The New Zealand Wars were defining events in the nations history. Filming the Colonial Past, an engaging new book from Annabel Cooper, tells a story of filmmakers fascination with these conflicts over the past 90 years. From silent screen to smartphone, and from Pākehā adventurers to young Māori songwriters, filmmakers have made and remade the stories of this most troubling past. When Rudall Hayward went to Rotorua, Whakatāne and Te Awamutu to make his two versions of Rewis Last Stand (1925, 1940) and The Te Kooti Trail (1927), he quickly found that the tangata whenua he relied on for making his films would help to shape the stories. By the time of the renewed interest in the New Zealand Wars in the 1970s and early 80s, thinking about race, nation and empire was undergoing a sea-change. The makers of television drama (including The Governor) and independent film (Geoff Murphys Utu) set out actively to engage with Māori advisers and performers. In the late 1980s and 90s, screen industry deregulation brought a new set of challenges. Filming the Colonial Past shows how documentaries notably the New Zealand Wars series of 1998 and feature films Vincent Wards River Queen and Rain of the Children negotiated these hurdles. Meanwhile, Māori working on Pākehā-led productions honed their skills. Today, the growth of Māori creative control, enabled by the diminishing cost of digital media and the expansion of platforms, signals a new era. From these sources come documentaries from Māori perspectives and new ways of exploring the past, from music videos to online histories. Each of these productions is a snapshot of a complex cultural moment. In examining this history, Annabel Cooper illuminates a fascinating path of cultural change through successive generations of filmmakers.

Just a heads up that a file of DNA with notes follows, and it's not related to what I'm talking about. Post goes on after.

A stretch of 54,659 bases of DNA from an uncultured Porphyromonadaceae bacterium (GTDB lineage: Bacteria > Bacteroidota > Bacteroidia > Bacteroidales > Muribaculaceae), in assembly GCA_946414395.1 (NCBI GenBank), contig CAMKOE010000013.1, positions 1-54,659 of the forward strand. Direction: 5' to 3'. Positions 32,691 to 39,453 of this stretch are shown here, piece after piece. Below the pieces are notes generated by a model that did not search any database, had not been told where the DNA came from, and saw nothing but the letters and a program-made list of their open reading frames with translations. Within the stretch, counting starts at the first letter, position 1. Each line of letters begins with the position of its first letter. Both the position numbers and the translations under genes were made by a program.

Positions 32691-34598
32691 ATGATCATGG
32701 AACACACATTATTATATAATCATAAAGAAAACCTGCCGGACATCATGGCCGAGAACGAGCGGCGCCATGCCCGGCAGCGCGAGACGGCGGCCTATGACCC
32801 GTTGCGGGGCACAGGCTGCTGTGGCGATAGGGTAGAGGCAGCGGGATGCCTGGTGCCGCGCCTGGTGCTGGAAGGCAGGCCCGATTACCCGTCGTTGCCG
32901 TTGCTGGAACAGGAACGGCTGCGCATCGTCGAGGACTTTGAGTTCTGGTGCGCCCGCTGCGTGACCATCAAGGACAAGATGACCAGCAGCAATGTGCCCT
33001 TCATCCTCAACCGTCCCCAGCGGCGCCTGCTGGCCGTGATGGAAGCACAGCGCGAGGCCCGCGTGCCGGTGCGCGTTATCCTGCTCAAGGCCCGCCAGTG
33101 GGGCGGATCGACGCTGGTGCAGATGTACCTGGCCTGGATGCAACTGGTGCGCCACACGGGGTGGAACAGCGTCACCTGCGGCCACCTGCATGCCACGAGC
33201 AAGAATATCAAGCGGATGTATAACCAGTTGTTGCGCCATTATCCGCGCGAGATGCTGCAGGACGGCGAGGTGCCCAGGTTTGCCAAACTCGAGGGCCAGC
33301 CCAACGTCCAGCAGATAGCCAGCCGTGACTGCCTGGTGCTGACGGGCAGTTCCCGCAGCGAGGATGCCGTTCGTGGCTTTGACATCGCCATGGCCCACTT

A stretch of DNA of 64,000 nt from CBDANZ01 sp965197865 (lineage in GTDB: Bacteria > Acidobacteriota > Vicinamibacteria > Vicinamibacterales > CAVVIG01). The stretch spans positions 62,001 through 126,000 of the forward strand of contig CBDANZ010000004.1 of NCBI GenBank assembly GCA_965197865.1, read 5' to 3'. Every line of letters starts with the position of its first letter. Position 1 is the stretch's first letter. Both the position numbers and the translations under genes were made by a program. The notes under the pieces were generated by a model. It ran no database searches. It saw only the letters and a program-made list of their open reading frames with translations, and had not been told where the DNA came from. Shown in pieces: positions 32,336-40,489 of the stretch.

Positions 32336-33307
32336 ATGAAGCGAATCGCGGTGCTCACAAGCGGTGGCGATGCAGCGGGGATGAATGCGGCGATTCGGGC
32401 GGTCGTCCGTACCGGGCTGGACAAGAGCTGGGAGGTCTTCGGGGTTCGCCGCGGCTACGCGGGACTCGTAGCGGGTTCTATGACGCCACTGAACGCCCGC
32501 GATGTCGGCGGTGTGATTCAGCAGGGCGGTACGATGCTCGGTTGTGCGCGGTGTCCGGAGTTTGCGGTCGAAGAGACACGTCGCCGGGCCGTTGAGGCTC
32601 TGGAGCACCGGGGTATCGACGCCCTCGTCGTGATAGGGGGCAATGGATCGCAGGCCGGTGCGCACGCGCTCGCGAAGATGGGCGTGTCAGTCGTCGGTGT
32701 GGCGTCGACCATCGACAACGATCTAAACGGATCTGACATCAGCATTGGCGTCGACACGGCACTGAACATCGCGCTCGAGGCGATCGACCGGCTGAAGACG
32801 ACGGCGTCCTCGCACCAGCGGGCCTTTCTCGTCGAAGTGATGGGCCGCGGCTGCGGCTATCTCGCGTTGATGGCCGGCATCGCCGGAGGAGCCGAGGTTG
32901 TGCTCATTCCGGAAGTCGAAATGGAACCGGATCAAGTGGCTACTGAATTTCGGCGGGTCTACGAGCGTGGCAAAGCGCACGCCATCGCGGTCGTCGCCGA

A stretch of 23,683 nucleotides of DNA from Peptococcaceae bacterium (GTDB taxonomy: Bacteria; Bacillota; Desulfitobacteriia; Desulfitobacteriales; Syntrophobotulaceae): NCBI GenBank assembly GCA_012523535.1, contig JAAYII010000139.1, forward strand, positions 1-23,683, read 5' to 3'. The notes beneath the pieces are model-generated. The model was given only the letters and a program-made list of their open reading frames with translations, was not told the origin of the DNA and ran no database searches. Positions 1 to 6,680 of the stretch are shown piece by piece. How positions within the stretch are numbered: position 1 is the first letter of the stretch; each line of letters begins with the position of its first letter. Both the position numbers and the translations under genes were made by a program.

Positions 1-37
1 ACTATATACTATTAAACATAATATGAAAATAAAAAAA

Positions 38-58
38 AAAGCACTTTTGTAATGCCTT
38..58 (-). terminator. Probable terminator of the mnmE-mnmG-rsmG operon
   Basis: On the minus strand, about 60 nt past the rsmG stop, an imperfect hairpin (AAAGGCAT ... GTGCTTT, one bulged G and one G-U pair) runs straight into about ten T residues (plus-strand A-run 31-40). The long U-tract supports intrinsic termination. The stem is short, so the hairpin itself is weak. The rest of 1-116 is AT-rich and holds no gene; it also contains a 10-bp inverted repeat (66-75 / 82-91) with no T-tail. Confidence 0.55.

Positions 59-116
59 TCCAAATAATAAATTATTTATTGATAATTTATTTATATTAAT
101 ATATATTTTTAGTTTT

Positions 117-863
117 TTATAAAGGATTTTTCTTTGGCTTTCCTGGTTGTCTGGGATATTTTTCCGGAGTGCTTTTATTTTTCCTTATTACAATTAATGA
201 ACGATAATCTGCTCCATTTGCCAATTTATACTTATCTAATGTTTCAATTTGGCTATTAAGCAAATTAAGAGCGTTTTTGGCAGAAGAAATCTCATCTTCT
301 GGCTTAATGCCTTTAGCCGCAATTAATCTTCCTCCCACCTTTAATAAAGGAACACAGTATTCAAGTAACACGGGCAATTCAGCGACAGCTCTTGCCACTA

The New Zealand Wars were defining events in the nations history. Filming the Colonial Past, an engaging new book from Annabel Cooper, tells a story of filmmakers fascination with these conflicts over the past 90 years. From silent screen to smartphone, and from Pakeha adventurers to young Maori songwriters, filmmakers have made and remade the stories of this most troubling past. When Rudall Hayward went to Rotorua, Whakatane and Te Awamutu to make his two versions of Rewis Last Stand (1925, 1940) and The Te Kooti Trail (1927), he quickly found that the tangata whenua he relied on for making his films would help to shape the stories. By the time of the renewed interest in the New Zealand Wars in the 1970s and early 80s, thinking about race, nation and empire was undergoing a sea-change. The makers of television drama (including The Governor) and independent film (Geoff Murphys Utu) set out actively to engage with Maori advisers and performers. In the late 1980s and 90s, screen industry deregulation brought a new set of challenges. Filming the Colonial Past shows how documentaries notably the New Zealand Wars series of 1998 and feature films Vincent Wards River Queen and Rain of the Children negotiated these hurdles. Meanwhile, Maori working on Pakeha-led productions honed their skills. Today, the growth of Maori creative control, enabled by the diminishing cost of digital media and the expansion of platforms, signals a new era. From these sources come documentaries from Maori perspectives and new ways of exploring the past, from music videos to online histories. Each of these productions is a snapshot of a complex cultural moment. In examining this history, Annabel Cooper illuminates a fascinating path of cultural change through successive generations of filmmakers.